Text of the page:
Amma canteens are no longer the hits they were. Governance too has taken a beating in Tamil Nadu
Shivani Chaturvedi | February 2, 2018 | Chennai
It’s 1 pm and the place is not crowded. The usual lunch hour rush and long queues are surprisingly missing from the Amma canteen in Santhome, Chennai. There is a murmur in the large, clean hall. The menu is still the same as in 2013, curd rice for '3, sambhar rice and curry-leaf rice for Rs 5 a serving. Rajathi and Violet Mary, wearing aprons and hairnets, are quietly working behind the counter. The food is well cooked and tastes just as it did when the canteen was started.
People from all walks of life: young working professionals, a middle-aged couple, auto drivers and migrant workers are enjoying their food at prices they find very affordable. A few are even having their meals sitting on the floor, despite the unoccupied tables. Murugan, an auto-driver, says, “Adding more variety to the menu would be good.”
But variety is not the only issue. Some say there has been a decline in the quality of food in many of these canteens since their launch in 2013, more so after the demise of Amma (as Jayalalithaa was popularly called).
There are over 600 Amma unavagams (the Tamil word for canteens) in 32 districts of Tamil Nadu. Till 2016, 407 such canteens came up in Chennai alone, including seven in the city’s government hospitals. Canteens in Chennai are run by the Chennai municipal corporation. These canteens feed almost two lakh people daily in Chennai alone. They are staffed by around 4,800 women from self-help groups.
Dr P Kuganantham, former Chennai city health officer, in a write-up in The Hindu, states that 90 percent of beggars in the city have been reduced in the past five years after the commencement of Amma canteens, as compared to 3,000 beggars the Chennai corporation counted and rehabilitated in 2010 in a massive drive. Dr Kuganantham was the city health officer of the Chennai corporation when the concept of Amma canteen was mooted in 2012.
The Amma canteen model was so successful that it was soon adopted in Karnataka and other neighbouring states. However, after the demise of AIADMK matriarch J Jayalalithaa in December last year, there has been a question mark over the sustainability of these canteens in Tamil Nadu. As per some unconfirmed reports, a couple of months ago, the Chennai corporation was exploring the possibility of bringing down the number of Amma canteens in the city due to a funds crunch.
Dr Kuganantham also admits that currently there are challenges before Amma canteens. The Chennai municipal corporation is spending money from revenue funds for running these canteens. But this cannot continue for long. “If the self-help group women take it only as a peoples’ movement, then it cannot survive. So there has to be a dedicated department, such as the women development corporation, under which these canteens should be brought. Not only this, if we have to sustain them, then we have to slightly raise the charges of food,” he says.
A state government officer says on condition of anonymity that had Jayalalithaa been alive, efforts would have been made to keep the canteens flourishing. Officers are not enthusiastic about keeping the Amma canteen model alive. Amma canteens are running losses, he says.
Not just Amma canteens, but there has been a change in the overall governance system of Tamil Nadu. Like people’s comment on the quality of food at the canteens, some bureaucrats believe that governance has improved, others say it has deteriorated.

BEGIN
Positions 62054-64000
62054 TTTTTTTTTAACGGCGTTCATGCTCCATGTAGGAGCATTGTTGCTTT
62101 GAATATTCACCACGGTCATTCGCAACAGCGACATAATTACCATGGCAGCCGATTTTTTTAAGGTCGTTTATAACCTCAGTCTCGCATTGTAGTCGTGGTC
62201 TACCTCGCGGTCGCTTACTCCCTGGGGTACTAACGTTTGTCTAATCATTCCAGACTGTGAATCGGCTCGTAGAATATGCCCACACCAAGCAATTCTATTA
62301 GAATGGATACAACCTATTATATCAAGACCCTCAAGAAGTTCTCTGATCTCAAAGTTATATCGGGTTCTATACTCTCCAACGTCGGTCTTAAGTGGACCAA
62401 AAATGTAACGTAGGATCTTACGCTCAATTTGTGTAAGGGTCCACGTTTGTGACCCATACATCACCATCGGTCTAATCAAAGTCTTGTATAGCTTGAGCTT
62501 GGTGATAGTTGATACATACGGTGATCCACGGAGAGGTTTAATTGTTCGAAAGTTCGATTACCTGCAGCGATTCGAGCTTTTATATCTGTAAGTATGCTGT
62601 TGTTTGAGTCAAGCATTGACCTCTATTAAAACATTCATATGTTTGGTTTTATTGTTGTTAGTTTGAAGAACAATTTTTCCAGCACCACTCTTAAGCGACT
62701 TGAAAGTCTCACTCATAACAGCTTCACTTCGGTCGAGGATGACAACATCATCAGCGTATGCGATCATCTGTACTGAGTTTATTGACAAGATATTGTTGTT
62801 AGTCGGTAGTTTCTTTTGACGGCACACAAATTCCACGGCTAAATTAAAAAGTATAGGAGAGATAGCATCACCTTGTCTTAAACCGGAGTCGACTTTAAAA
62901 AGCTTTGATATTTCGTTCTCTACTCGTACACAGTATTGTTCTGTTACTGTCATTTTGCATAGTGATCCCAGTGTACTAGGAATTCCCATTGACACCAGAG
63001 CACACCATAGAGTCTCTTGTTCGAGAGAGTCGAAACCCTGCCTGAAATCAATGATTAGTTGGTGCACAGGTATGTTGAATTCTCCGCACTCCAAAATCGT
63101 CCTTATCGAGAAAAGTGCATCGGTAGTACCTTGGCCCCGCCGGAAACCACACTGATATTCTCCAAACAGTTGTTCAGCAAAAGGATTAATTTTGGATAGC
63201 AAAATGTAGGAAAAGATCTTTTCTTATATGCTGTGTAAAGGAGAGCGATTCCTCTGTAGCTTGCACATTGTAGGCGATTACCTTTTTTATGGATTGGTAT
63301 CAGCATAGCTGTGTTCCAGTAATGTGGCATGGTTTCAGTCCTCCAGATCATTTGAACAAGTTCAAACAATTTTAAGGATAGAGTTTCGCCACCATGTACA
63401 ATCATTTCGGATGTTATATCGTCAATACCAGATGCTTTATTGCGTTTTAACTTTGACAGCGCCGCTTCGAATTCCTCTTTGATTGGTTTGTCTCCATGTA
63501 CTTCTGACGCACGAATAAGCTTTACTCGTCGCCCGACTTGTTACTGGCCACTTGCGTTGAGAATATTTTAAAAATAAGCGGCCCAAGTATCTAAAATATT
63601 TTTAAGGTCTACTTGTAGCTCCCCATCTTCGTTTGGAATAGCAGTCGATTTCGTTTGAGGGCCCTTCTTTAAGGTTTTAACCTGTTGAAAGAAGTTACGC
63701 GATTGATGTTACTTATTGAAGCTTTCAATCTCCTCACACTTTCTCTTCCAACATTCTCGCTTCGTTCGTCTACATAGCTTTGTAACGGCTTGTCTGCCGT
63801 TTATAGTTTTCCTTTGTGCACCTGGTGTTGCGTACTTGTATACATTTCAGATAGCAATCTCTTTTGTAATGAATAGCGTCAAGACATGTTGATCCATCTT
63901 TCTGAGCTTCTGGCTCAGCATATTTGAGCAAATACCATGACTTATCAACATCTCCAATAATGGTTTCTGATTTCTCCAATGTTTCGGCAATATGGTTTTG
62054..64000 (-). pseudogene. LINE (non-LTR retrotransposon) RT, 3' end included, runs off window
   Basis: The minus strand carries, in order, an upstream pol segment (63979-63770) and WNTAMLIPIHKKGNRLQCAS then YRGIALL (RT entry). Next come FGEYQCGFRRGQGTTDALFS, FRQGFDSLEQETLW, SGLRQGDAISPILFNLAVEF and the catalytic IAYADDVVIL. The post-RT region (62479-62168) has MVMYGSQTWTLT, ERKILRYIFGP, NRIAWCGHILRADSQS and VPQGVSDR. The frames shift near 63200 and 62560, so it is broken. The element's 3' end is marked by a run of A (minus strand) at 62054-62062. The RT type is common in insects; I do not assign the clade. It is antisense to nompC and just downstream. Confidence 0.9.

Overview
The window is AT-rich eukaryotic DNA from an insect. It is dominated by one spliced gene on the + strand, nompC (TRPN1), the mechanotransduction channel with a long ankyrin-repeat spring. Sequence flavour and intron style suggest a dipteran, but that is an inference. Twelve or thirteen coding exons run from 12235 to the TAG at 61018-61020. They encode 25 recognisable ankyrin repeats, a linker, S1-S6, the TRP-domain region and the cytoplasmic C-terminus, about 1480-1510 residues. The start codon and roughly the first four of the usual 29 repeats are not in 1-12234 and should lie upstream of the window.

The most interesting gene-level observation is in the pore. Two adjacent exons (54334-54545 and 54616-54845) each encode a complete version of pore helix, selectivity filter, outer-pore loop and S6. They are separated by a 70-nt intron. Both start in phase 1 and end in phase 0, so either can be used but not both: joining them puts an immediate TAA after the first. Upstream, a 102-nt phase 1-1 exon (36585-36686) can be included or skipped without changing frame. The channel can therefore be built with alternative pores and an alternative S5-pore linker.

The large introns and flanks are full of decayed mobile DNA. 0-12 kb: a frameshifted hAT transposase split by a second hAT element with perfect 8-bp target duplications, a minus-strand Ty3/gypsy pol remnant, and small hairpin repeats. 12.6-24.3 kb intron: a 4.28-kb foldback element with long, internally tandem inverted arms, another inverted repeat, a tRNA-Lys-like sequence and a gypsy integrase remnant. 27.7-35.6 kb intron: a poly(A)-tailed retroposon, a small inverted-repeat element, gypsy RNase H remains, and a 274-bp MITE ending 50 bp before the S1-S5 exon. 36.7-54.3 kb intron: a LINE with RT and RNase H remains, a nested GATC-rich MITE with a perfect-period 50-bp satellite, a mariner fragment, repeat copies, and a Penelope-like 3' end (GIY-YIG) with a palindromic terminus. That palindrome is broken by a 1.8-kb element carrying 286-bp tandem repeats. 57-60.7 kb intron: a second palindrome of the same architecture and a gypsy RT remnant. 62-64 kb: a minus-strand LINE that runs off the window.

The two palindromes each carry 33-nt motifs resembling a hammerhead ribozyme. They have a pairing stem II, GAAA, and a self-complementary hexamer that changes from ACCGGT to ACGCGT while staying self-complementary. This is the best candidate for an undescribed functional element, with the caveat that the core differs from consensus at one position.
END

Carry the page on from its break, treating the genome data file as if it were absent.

A senior bureaucrat in the government says, “Now, there is nobody to control things. The present chief minister [Palaniswami] is good but not assertive. He is not authoritative. Now, even officials are not taking things seriously. Today big policy decisions are not being taken.” Moreover, in the last five years, the government functioned in such a manner that no major progress was made in the state. Only day-to-day things were managed. Today, the government is ready but does not have a vision, he adds.
Another senior officer in the state government says, “At present, officers themselves are lost, especially on policy issues. Given the political situation, everyone is waiting for something to solidify. We used to be the number one state on many parameters. But in the past five years many other states have done a lot. At present, we don’t even have an active chief minister. We are lost and confused. No new policies or schemes are there. If we remain slumbering for another four to five years, other states will go ahead.” He adds, that earlier, the chief minister was commanding and decisions centred on one person.
Another senior bureaucrat, on the other hand, thinks that the current chief minister is accessible and decision making at the chief minister level is fast now. Files get cleared quickly. Now, even ministers are free to take decisions. Earlier, due to fear, the ministers did not even sit comfortably on their chairs; they used to sit on the edge of their chair, the bureaucrat says.
Ramu Manivannan, head of the department of politics and public administration, Madras university, feels that there is no political master now. Bureaucrats feel they are free. But this is not good for governance. There should be some political direction.
Governance has certainly changed after Amma. Some officers are breathing free and taking decisions, while some feel there is no central figure whom they can look up to.
On the one hand there is decentralisation now, but on the other, the culture of hero worshipping or cult worshipping has gone from governance matters. It seems the personality cult-driven governance died with Amma.
(The article appears in the February 15, 2018 issue)
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